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Random thoughts on preachers, politics and sweet Vidalia onions, among other things
Dick Yarbrough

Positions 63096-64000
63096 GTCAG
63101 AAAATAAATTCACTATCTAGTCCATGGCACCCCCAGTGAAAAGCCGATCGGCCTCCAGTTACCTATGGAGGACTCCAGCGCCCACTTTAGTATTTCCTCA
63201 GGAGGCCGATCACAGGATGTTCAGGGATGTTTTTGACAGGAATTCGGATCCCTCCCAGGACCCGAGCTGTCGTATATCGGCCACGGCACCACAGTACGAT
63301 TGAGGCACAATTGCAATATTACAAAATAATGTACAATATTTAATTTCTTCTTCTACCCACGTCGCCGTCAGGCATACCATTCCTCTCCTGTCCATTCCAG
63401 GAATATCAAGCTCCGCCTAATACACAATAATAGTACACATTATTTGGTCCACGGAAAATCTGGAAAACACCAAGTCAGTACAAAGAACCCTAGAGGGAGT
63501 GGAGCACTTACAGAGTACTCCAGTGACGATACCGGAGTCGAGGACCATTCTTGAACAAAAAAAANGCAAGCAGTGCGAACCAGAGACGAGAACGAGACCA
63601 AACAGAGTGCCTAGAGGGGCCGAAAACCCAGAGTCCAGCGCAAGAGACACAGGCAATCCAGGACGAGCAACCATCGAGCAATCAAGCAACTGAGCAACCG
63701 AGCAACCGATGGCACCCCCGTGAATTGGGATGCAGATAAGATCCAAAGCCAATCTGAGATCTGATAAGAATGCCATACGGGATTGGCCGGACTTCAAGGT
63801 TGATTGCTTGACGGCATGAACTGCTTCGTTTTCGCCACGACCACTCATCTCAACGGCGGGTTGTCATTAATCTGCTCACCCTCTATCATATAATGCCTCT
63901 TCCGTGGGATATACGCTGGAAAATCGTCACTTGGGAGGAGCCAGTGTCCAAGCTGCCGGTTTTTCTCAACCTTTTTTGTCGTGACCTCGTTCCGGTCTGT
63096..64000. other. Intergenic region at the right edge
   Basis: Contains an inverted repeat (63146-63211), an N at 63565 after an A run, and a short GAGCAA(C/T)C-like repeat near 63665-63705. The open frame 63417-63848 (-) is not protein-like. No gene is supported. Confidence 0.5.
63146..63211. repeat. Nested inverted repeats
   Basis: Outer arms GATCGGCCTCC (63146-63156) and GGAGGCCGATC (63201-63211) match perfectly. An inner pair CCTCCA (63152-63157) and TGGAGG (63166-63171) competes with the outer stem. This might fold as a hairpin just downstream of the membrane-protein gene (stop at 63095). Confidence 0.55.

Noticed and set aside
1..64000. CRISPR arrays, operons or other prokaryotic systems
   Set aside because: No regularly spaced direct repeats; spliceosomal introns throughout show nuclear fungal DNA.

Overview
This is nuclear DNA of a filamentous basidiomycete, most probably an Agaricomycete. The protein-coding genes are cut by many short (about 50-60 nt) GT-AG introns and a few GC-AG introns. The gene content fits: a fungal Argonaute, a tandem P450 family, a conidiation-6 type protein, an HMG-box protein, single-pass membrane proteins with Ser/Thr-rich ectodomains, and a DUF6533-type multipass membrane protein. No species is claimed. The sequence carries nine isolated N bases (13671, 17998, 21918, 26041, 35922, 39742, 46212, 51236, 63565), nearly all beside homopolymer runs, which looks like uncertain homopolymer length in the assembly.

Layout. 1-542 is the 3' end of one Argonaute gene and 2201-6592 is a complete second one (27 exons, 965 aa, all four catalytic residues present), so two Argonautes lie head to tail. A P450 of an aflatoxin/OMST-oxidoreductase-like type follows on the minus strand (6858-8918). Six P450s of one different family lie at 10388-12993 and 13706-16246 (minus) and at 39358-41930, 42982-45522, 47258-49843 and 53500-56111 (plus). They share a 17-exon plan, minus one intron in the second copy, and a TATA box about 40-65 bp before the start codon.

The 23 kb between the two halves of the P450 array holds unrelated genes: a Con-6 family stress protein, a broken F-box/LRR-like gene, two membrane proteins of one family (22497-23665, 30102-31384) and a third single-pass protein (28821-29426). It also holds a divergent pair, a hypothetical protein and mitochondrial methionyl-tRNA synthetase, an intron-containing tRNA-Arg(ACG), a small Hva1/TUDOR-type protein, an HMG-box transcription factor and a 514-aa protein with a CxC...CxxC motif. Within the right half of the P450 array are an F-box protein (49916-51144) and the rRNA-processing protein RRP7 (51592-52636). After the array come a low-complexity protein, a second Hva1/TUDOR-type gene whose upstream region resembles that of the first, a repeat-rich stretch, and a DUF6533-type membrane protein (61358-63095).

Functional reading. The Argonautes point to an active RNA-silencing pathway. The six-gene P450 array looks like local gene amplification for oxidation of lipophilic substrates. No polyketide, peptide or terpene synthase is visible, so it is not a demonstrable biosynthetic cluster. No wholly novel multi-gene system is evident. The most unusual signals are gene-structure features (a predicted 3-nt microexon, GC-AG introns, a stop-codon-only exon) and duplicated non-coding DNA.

Well, the more things change, the more they stay the same. Dr. G. Gil Watson, aka, the World’s Greatest Preacher, up and retired after two decades of trying to save my sorry soul. Not only was he my preacher, he was and is my friend. He did his best to resuscitate me. He just didn’t have a lot to work with. Just when I thought I was off the hook and was already looking at which Commandment to break first — I was leaning toward bearing false witness to the health benefits of broccoli — in the door walks Dr. Bill Burch. Rats. So much for a respite. He has picked up right where Dr. Gil left off. I just can’t get a break. He, too, can preach up a storm in addition to closely tending to his flock, including this black sheep. … When you hear people talk about term limits for politicians, remind them we already have term limits. They are called elections. As my friend, Kyle Wingfield — recently of the Atlanta newspapers and now president of the Georgia Public Policy Foundation — has pointed out, only one in five members of the state House of Representatives have been there more than 15 years. 16 members are not seeking re-election. Wingfield noted that in the state Senate, half of the members have served less than five years. In Congress, the median time of service is seven years. The politicians are not the problem. It is the bureaucracy that needs term limits. They are beyond our reach.